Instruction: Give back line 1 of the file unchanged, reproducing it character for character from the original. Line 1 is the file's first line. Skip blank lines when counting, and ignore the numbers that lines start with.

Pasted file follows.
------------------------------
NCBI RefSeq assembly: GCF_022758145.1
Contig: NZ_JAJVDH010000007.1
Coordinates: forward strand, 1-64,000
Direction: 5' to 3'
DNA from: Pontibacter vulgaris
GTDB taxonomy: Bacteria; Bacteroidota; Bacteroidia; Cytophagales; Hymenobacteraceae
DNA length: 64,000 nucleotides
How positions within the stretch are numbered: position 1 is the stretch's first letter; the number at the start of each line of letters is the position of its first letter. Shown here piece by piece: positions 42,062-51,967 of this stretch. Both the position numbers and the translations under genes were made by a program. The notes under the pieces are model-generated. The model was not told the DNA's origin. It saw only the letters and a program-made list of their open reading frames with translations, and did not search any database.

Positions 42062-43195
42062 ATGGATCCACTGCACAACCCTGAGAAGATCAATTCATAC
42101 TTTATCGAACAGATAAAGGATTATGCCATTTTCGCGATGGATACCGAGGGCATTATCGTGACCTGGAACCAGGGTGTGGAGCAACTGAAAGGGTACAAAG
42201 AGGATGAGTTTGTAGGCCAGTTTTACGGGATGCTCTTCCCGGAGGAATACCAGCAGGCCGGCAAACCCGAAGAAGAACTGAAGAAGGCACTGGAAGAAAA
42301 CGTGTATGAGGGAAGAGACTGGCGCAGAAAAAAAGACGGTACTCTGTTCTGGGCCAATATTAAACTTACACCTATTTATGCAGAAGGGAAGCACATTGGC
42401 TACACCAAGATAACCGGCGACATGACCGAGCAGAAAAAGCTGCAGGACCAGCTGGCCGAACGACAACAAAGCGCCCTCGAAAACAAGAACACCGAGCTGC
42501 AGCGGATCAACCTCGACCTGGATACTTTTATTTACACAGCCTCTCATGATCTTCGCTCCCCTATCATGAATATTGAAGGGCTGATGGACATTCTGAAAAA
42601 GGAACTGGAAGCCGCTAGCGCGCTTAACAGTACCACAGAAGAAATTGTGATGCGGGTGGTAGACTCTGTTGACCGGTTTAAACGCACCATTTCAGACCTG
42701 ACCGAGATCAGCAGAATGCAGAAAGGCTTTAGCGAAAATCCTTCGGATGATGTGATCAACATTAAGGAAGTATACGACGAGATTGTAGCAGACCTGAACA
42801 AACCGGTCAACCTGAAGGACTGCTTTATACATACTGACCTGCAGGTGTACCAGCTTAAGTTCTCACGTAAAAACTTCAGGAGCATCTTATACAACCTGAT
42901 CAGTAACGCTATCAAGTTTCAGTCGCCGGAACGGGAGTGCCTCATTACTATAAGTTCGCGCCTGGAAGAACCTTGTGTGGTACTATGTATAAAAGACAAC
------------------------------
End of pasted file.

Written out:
NCBI RefSeq assembly: GCF_022758145.1